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DEAR WRITERS, You may or may not need to use the text. I have provided a link and it contains much of what is in the text, also she posts modules online which those are considered as her lectures. I have pasted the modules to this page as well. In her instructions she mentioned that we should go to pages 114 and 541 to help us with question #5. The concepts on those pages are (pg 114 Focus and Unfocused Interaction) (pg 541 World- Rejecting Movements & Total Institutions). As far as the World- Rejecting Movements and Total Institutions concepts are concerned I am positive that she is making sure that we were focused on every detail provided by our sources; therefore for quesion #5 I was planning to mention the KKK symbols that appeared in the video Abu Ghraib Torture (SBS Dateline) Documentary. The military soldiers put KKK uniforms on the prisoners, and the female military guard was captured in a photo holding a leash that was tied to a prisoner's neck, which she was imitating the Egyptian Goddess Isis. I looked online for the picture of Isis posing in that manner which is actually on Ancient Egyptian monuments but I couldn't locate it. Some of the Prisoners were missing an eye, this represents the all seeing eye on the back of the dollar bill. Prisoners were stacked on top of one another in a pyramid form, and one prisoner's flesh was carved out of his chest area in the shape of a pyramid. I wanted to let her know that I understand these symbols to be ancient ideologies that the KKK uses as an expression of KKK ideology of white supremecy,dominance and control and how the incident of Abu Graib is relative to the concept of World-Rejection Movements and Karl Marx's Class Conflict Theory which Marx's theory surfaced in the last lecture. Since none of the students are as advanced as I am concerning these particular sociological concepts; I am the only one who can actually apply them, which they cannot catch on to the implications of the soldiers. She is already impressed with my approach. Once she sees the application of these sociological concepts which are in our text, in her lectures,and in the details of the video regarding what the military soldiers were suggesting she will be stunned. INTRODUCTION TO SOCIOLOGY 7TH EDITION ANTHONY GIDDENS/MITCELL DUNEIER/RICHARD P.APPLEBAUM/DEBORAH CARR W. W. NORTON (PUBLISHER) http://www(dot)wwnorton(dot)com/college/soc/conley/welcome.aspx LECTURE MODULES 1-3 ARE BELOW MODULE #1 Lesson Module Goal Students will understand how socialization and resocialization shape an individual's identity, values, beliefs and behavior "HUMAN" NATURE IS THERE SUCH A THING as human nature? It's physiology that prompts you to urinate, but its socialization that tells you where and when to do so. We are largely shaped by interaction with other people, such that without society the human part of human nature would not develop. We can observe this in children raised by animals or denied human contact. What does the phenomenon of “unsocialized” children; tell us about the role of learning in human development? THE \'WHAT AND \'WHERE\' OF RESOCIALIZATION ANOTHER TYPE OF SOCIALIZATION, which often involves being confined against one's will in prisons or mental hospitals, is remobilization--learning a new set of norms, attitudes, values, beliefs, and behaviors. The aim of this reconstructive process is to remake an individual's personality by carefully controlling the environment. This process of resocialization takes place in a total institution, a setting which people are isolated from the rest of society and manipulated by an administrative staff. According to Erving Goffman (1961) total institutions have three characteristics: -Physically isolated setting. The institution is cut-off from the rest of society. -Total control. Staff members supervise all aspects of daily life, including where residents (inmates) eat, sleep, and work. -Highly structured. The environment is highly standardized, with institutional food, uniforms, and one set of activities for everyone. -No individual decision-making. Rules and schedules dictate when, where, and how inmates perform their daily routines. THE RESOCIALIZATION PROCESS RESOCIALIZATION is a two-part process. First, the staff breaks down the inmate's existing identity. He or she must surrender personal possessions, including clothing and grooming articles used to maintain a distinctive appearance. Instead, the staff provides standard-issue clothes so that everyone looks alike. New inmates are subjected to “mortifications of self,” or degradation ceremonies. This can include searches, medical examinations, head shaving, fingerprinting, and assignment of a serial number. Once inside the walls, individuals also give up their privacy as guards routinely monitor their living quarters. In the second part of the re-socialization process, the staff tries to build a new self in the inmate through systems of reward and punishments. Total institutions affect people differently. Whereas some inmates are considered “rehabilitated” or “recovered,” others may change little, and still others may become bitter and hostile. Over a long period of time, living in a rigidly controlled environment can leave some institutionalized, without the capacity for independent living. There are 4 steps in the re-socialization process. 1. The first step is to strip the individual of his or her cultural or individual identity. 2. Holding the individual in isolation, away from outside influences is the next step. 3. The third step is to take away individual decision-making. All decisions are made for the individual by the institution. 4 Re-socialization is the last step. This involved teaching the individual a new set of values, beliefs and norms. These cultural attributes form the basis for the person\'s new identity. MODULE #2 LESSON MODULE GOAL Students will: Be able to identify the basic elements of social structure, and understand how various elements of the social structure affect our world view, social interactions, and individual choices. SOCIAL INTERACTION & SOCIAL STRUCTURE The quite of a summer Sunday morning in Palo Alto, California, was shattered by a screeching squad car siren as police swept through the city picking up college students in a surprise mass arrest. Each suspect was charged with a felony, warned of his constitutional rights, spread-eagle against the car, searched, Hand-cuffed and carted off in the back seat of the squad car to the police station for booking. After being fingerprinted and having identification forms prepared for his “jacket” (central information file), each prison was left isolated in a detention cell to wonder what he had done to get himself in this mess. After a while, he was blindfolded and transported to the “Stanford County Prison.” Here he began the induction process of becoming a prisoner—stripped naked, skin searched, deloused, and issues a uniform, bedding, soap and a towel. By late afternoon when nine such arrests had been completed, these youthful “first offenders” sat in dazed silence on the cots in their barren cells. These men were part of a very unusual kind of prison, and experimental or mock prison, created by social psychologists for the purpose of intensively studying the effect of imprisonment upon volunteer research subjects. When we planned our two-week-long simulation of prison life, we were primarily concerned about understanding the process by which people adapt to the novel and alien environment in which those called “prisoners” lose their liberty, civil rights, independence and privacy, while those called the “guards” gain social power by accepting the responsibility for controlling and managing the lives of their dependent charges… Our final sample of participants (10 prisoners and 11 guards) were selected from over 75 volunteers recruited through ads in the city and campus newspapers…Half were randomly assigned to role-play being guards, the others to be prisoners. Thus, there were no measurable differences between the guards and the prisoners at the start of this experiment… At the end of only six days we had to close down our mock prison because what we saw was frightening. It was no longer apparent to most of the subjects (or to us) where reality ended and their roles began. The majority had indeed become prisoners or guards, no longer able to clearly differentiate between role playing and self. There were dramatic changes in virtually every aspect of their behavior, thinking and feeling. In less than a week the experience of imprisonment undid (temporarily) a lifetime of learning; human values were suspended, self-concepts were challenged and the ugliest, most base, pathological side of human nature surfaced. We were horrified because we saw some boys (guards) treat others as if they were despicable animals, taking pleasure in cruelty, while other boys (prisoners) become servile, dehumanized robots who though only of escape, of their own individual survival, and of their mounting hatred for guards.” (Zimbardo et al, 1974: 61-63; Zimbardo 1972: 4). IN THIS STUDY directed and described by social psychologist Philip Zimbardo, college students adopted the patterns of social interaction expected of guards and prisoners when they were plaedin a mock prison. Sociologists use the term social interaction to refer to the ways in which people respond to one another, whether face to face or over the telephone or on the computer. In the mock prison, social interactions between guards and prisoners were highly impersonal. The guards addressed the prisoners by number rather name, and they wore reflective sunglasses that made eye contact impossible. As in may real-life prisons, the simulated prison at Stanford University had a social structure in which guards held virtually total control over prisoners. The term social structure refers to the way in which a society is organized into predictable relationships. The social structure of Zimbardo's mock prison influenced how guards and prisoners interacted. Zimbardo and his colleagues (2003: 456) note that it was a real prison “in the minds of the jailers and their captives.” His simulated prison experiment, first conducted over 30 years ago, has subsequently been repeated (with similar findings) both in the United States and other countries. Zimbardo's experiment took on new relevance in 2004, in the wake of shocking revelations of prisoner abuse at the U.S.-run Abu Ghraib military facility in Iraq. Graphic photos showed U.S. soldiers humiliating naked Iraqi prisoners and threatening to attack them with police dogs. The structure of the wartime prison, coupled with intense pressure on military intelligence officers to secure information regarding terrorist plots, contributed to the breakdown in the guard's behavior. But Zimbardo himself noted that the guard's depraved conduct could have been predicted simply on the basis of his research (Zarembo 2004; Zimbardo 2004, 2005). Two concepts of social interaction and social structure are central to sociological study. They are closed related to socialization (see Chapter 4), the process through which people learn the attitudes, values, and behaviors appropriate to their culture. When the students in Zimbardo's experiment entered the mock prison, they began a process of resocialization. In that process, they adjusted to a new social structure and learned new rules for social interaction. SOCIAL STRUCTURE AND OPPRESSION The philosopher Marilyn Frye uses the metaphor of a bird cage to illustrate the concept of social structure. She says if you look closely at only one wire in a cage, you cannot see the other wires. You might wonder why the bird within does not fly away. Only when you step back and see the whole cage instead of a single wire do you understand why the bird does not escape. Frye writes: It is perfectly obvious that the bird is surrounded by a network of systematically related barriers, no one of which would be the least hindrance to its flight, but all of which, by their relations to each other, are as confining as the solid walls of a dungeon. It is now possible to grasp one reason why oppression can be hard to see and recognize. One can study the elements of an oppressive structure with great care and some good will without seeing or being able to understand that one is looking at a cage and that there are people there who are caged, whose motion and mobility are restricted, whose lives are shaped and reduced (Frye 1998: 4-5). Frye's analysis focuses on oppressive social structures that confine and exploit people. Oppression and social structure are not the same thing, although many people find existing social structures oppressive. Just as a birdcage is a network of wires, society is a network of social structure, both micro and macro. SOCIAL INSTITUTIONS ALL SOCITIES need certain things to survive. As shown in table 5.1, social institutions are designed to meet those needs. Table 5.1 BASIC SOCIETAL NEEDS AND SOCIAL INSTITUTIONS SOCIAL NEEDS SOCIETAL NEEDS 1. Have a continuing supply of new members , 2. Socialize new members, 3. Deal with members' sickness and health issues 4. Select members for certain jobs and tasks 5. Create knowledge 6. Control its members 7. Defend against its enemies 8. Produce and exchange goods and services. 9. Promote social unity and the search for higher meanings SOCIAL INSTITUTIONS 1. Family 2. Family, education, religion 3. Medicine 4. Education, labor market 5. Science, religion 6. Law enforcement, judicial system, religion 7. Government, military 8. Economic system 9. Education, religion, politics Figure 5.2 shows the relationship between statuses, roles, groups, social networks, and institutions. Together they make up the social structure. Figure 5.2 Examples of Institutional Constellations of Statuses, Roles, Groups, Social Networks, and Organizations - Social Institutions Law - Statuses Police officer, notary, attorney, judge, citizen - Social Roles Enforce the law, resolve disputes, punish lawbreakers - Groups Within the police department: traffic cops,vice cops,SWAT - Informal Social Networks U.S. First Responders Association; Police Pulse— a Facebook-type site on the worldwide web - Formal Organizations web Law firms, courts, police departments MODULE #3 LESSON MODULE GOAL Students will: Understand how various elements of the social structure—social networks and organizational models--affect different societies, groups and individuals. SOCIAL NETWORKS & INEQUALITY PEOPLE TEND TO form in-groups with which they identify, they use reference groups to evaluate their attitudes and behavior, and they interact in social networks. Our in-groups, reference groups, and social networks are likely to consist of people whose backgrounds are similar to our own. This means that, for most of us, just as social inequality is built into society, so it is built into our own relationships. One consequence of is that we, too, tend to perpetuate social inequality. Consider social networks and jobs. Suppose that an outstanding job—great pay, interesting work, and opportunity for advancement—has just opened up where you work. Whom will you tell? Most likely it will be someone you know, someone for whom you would like to do a favor. And most likely your important social network is made up of people who look much like yourself—especially in terms of race, age, and social class. This tends to keep good jobs moving the direction of people who have characteristics similar to those of the people already in the organization. Our social networks, then, are an essential part of social inequality. They both reflect the inequality that characterizes our society and they help to perpetuate it. One result is the “old boy network,” white men who are established in an organization. As they learn of opportunities (jobs, investments, real estate development, and so on), they share this information with their networks. This helps keep opportunities and good jobs flowing to people who have characteristics similar to their own. Those who benefit from this information, in turn, reciprocate with similar information when they learn of it. This perpetuates the “old boys” control and locks out other from opportunities—people who have different characteristics, women and minorities. To overcome this barrier, women and minorities do networking. They develop and use their own social networks, usually for career advancement. Hoping to establish a circle of acquaintances who will prove valuable to them, like the “good old boys'” they, too, go to parties, join clubs, churches, synagogues, and political parties. African-American leaders cultivate a network of African- American leaders, and women cultivate a network of women. Their networks are not limited to people like themselves, but, like the white men, their networks tend to center around people who look like them. The network of African-American leaders is so tight that one-fifth of the entire national African-American leadership are personal acquaintances. Add some “friends of a friend,” and three-fourths of the entire leadership belong to the same network (Taylor 1992). Women who reach top positions end up in a circle so tight that the term “new girl” network is now being used, especially in the field of law. Remembering those who helped them and sympathetic to those who are trying to get ahead, these women tend to steer their business to other women. Like the “good old boys” who preceded them, the new insiders also justify their exclusionary practices (Jacobs 1997). For Your Consideration The principles that tend to perpetuate social inequality are clear. They do not depend on gender or race-ethnicity. Just as white men do, women and minorities tend favor people who look like them. What suggestions do you have for breaking this cycle? They key must center on creating diversity in social networks. “McDonaldizing” the World Ray Kroc, Mickey D's founder, applied assembly line procedures developed by Henry Ford to the preparation and service of food. McDonald's now operates more than 30,000 restaurants in the United States and around the world. Japan has more than 2,400 Golden Arches, and the world's largest McDonald's is located in China's capital of Beijing. McDonald's is far more than a restaurant chain; it's a symbol of U.S. culture. Even more importantly, the organizational principles that underlie McDonald's are coming to dominate our entire society. Our culture is becoming “McDonaldized”—we model many aspects of our life after this fast-food model: Parents buy toys at worldwide chain stores like Toys R Us; we drive to Jiffy Lube for a ten-minute oil change; face-to-face communication is being replaced more and more by e-mail, voice mail, and instant messaging; more vacations take the form of resorts and tour packages; television presents the news in the form of ten-second sound bites; college admissions officers size up students they have never met by their GPA and SAT scores; and professors evaluate students with tests mass-produced for them by publishing companies. The list goes on and on. What do all these developments have in common? According to George Ritzer (1993), the McDonalization of society rests on four organizational principles: efficiency, calculability, predictability (uniformity), and control. As a result of this business model, our daily lives are becoming rationalized, driven by efficiency and cost effectiveness. BELOW ARE THE EXACT CASE STUDY INSTRUCTIONS FROM THE PROFESSOR, NAME OF CASE STUDY: THE ABU GHRAIB TORTURE CASE INSTRUCTIONS: In 2005 when the media made public horrifying images of Iraqi prisoners being degraded and abused—some naked and on their knees inches from barking dogs, some wearing hoods and restrained in painful, grotesque positions, some forced to lie atop a pile of other naked prisons—with grinning American soldiers looking on, many commentators (and military officials) sought to explain the abuses as a case of “bad apples” among otherwise good soldiers. Bad apples don't just arise out of nowhere, however, nor are people inherently malicious or brutal by nature. So what happened? Watch the Abu Ghraib Torture (SBS Dateline) Documentary, then you try to figure it out. Use Sociological concepts and research presented in chapters 5, 6 and 7 of your text to help explain what happened at Abu Ghraib, the U.S.-run prison in Iraq. The questions below can serve as your guide: QUESTION #1 What was the lesson learned from Zimbardo's (1971) Stanford Prison experiment about the influence of social roles on an individual's behavior? How do findings from this study help you explain the torture of prisoners in Iraq? Learn more about this famous study by watching the Quite Rage: The Stanford Experiment Documentary Or review slides of the study on Professor Zimbardo\'s website QUESTION #2 What was the lesson learned from Solomon Asch\'s (1952) line comparison experiment about the power of peer group influence on individual behavior? How do findings from this study help you explain the abusive behavior of U.S. soldiers towards prisoners in Iraq? QUESTION #3 What was the lesson learned from Janis's (1972, 1989) study about groupthink during decision-making? How do findings from this study help you explain the moral judgment of abusive soldiers at Abu Ghraib? QUESTION #4 What was the lesson learned from Stanley Migram\'s (1963) research about peoples' obedience to authority? How do findings from this study help you explain the torture of prisoners in Iraq? QUESTION #5 What does the broken windows theory (Wilson & Kelling 1982) tell you about how the surrounding environment or social context shapes individual behavior? Specifically, how did the circumstances of the times, and conditions within the prison—a total institution (see text pp. 114, 541; and Virtual Lecture 4), influence the behavior of U.S. soldiers at Abu Ghraib? How did the social context contribute to the development of informal social cues (norms) at the prison that would likely be considered deviant beyond the prison walls? And how did these unofficial social norms likely shape soldiers' perceptions of deviance in ways that allowed such inhumane acts? QUESTION #6 How did ingroup-outgroup dynamics factor into the torture? Inside the Abu Ghraid Prison which group was considered the “ingroup” and which group was considered the “outgroup”? How are outgroup members generally treated by ingroup members and why? What does your text tell you about ingroup-outgroup dynamics in chapter 6? What did you learn from the Farmingville Case Study about the treatment of outsiders by the local ingroup? Tip: I've noticed that students who earn the highest scores on this assignment have summarized the lessons learned from each of the above studies or theories before applying them to the Abu Ghraib case study. Note: Since the purpose of the Abu Ghraib Case Study (like all of the case studies) is to give you an opportunity to demonstrate that you understand and can accurately apply/use sociological concepts and research, then you must indicate which concept or research lesson you are using. Otherwise, I can't fairly evaluate your work. In other words, the name of the study and/or theory you're applying should appear in the body of your paper THESE ARE ALL OF THE INSTRUCTIONS, P. S. MY PROFESSOR DOESN\'T REQUIRE A TITLE PAGE. SHE JUST ASK THAT WE STATE THE NAME OF THE CASE STUDY @ THE TOP OF THE PAGE AND QUESTIONS SHOULD BE NUMBERED AND ANSWERED IN CHRONOLOGICAL ORDER AND THAT WE MAY USE OTHER SOURCES OF INFORMATION BESIDES THE TEXT. I\'m thinking that you will need two pages for the six questions. Should you have any questions or concerns feel free to contact me. Thank You Sincerely, source..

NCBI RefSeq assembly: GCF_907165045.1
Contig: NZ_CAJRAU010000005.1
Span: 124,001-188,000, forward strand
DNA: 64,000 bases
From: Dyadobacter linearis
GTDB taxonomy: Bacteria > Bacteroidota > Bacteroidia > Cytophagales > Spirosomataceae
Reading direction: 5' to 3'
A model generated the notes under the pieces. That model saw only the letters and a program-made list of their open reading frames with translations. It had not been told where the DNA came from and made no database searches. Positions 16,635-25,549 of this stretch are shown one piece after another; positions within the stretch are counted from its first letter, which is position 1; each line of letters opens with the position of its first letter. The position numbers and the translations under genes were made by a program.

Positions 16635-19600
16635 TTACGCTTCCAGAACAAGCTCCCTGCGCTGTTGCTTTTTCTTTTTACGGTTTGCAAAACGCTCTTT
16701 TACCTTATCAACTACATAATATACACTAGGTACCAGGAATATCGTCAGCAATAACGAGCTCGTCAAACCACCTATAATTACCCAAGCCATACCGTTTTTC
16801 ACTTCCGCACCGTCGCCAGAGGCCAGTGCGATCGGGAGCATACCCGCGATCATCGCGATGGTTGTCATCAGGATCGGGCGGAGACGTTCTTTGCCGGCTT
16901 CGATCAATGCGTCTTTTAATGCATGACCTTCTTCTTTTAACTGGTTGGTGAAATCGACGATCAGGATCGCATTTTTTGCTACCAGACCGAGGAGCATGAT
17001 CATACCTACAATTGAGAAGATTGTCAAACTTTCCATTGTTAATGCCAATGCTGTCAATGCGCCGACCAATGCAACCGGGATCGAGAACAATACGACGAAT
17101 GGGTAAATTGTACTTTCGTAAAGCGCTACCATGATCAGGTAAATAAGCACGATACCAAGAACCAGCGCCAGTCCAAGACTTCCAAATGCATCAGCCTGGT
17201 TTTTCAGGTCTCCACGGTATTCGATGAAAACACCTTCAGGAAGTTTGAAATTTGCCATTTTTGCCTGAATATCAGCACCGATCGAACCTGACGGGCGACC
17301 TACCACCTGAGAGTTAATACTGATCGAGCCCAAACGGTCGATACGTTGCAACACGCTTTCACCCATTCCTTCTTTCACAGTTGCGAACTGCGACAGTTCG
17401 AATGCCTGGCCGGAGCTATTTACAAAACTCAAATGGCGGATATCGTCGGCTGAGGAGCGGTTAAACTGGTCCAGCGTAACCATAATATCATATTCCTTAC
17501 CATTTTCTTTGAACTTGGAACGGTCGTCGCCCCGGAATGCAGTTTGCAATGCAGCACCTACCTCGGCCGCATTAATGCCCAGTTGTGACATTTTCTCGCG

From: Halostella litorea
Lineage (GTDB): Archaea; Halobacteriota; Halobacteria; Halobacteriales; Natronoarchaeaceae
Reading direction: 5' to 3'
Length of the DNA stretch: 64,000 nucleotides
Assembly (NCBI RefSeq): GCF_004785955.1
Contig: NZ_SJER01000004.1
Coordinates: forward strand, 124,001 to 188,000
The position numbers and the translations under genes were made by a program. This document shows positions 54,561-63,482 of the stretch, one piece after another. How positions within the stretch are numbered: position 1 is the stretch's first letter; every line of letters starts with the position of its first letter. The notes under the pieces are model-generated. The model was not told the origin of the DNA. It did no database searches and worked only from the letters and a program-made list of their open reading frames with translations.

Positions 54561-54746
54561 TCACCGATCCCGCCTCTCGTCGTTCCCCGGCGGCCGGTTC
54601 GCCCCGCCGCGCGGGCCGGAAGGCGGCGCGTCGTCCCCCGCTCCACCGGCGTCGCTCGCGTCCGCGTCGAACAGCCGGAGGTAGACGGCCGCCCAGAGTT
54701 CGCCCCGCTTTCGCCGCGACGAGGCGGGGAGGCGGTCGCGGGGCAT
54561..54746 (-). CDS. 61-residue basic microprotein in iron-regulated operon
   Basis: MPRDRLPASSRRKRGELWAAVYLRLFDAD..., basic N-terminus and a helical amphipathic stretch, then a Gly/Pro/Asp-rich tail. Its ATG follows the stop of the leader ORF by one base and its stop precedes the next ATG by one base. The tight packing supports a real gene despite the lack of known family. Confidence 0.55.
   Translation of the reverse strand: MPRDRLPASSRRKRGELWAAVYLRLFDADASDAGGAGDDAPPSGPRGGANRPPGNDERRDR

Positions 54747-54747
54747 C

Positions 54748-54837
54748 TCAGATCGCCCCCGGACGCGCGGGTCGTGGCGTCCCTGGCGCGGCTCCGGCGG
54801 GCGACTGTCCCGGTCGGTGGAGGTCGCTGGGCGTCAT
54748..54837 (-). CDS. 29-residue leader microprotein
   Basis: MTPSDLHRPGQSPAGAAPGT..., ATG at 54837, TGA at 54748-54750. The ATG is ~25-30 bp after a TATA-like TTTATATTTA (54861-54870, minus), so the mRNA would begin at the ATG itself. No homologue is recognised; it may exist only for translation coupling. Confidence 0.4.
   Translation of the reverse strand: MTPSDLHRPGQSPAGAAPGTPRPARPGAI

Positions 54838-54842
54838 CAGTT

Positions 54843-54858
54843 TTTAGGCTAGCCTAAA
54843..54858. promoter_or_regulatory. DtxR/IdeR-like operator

ABU GRAIB TORTURE CASE QUESTION 1What was the lesson learned from Zimbardo`s (1971) Stanford Prison experiment about the influence of social roles on an individual`s behavior? How do findings from this study help you explain the torture of prisoners in Iraq?Professor Philip Zimbardo of Stanford University studied the psychological effects on a person who is either a prison guard or a prisoner. His research proved important to the Marine Corps as well as the US Navy as it touched on conflict causes between prisoners and military guards. The findings of the experiment were important as they demonstrated the power that the authority has as well as exemplifying the Cognitive Dissonance Theory. The experiment further showed how people obeyed an ideology that has been legitimized and, one that has been backed by institutional and social support. It showed that a person`s personality was not determined by his behavior rather it was determined by a situation.The findings of this research help in exemplifying the Abu Ghraib torture case because it shows how the US military [which had social and institutional backing] engaged in acts or torture, rape, sodomy and, homicide towards prisoners held in the Abu Ghraib Prison. The situation they were in [as the guards of the prisoners] allowed them to expose their inhuman personality. This would not have been the case had they not had the backing or the situation present. QUESTION 2What was the lesson learned from Solomon Asch\'s (1952) line comparison experiment about the power of peer group influence on individual behavior? How do findings from this study help you explain the abusive behavior of U.S. soldiers towards prisoners in Iraq?The Asch Paradigm was derived at as a result of laboratory studies [Asch Conformity Experiments]. The studies were used to demonstrate conformity to by individuals to an opinion held by a majority. Conducted by Solomon Asch, in Swarthmore College, he requested students to participate in what h...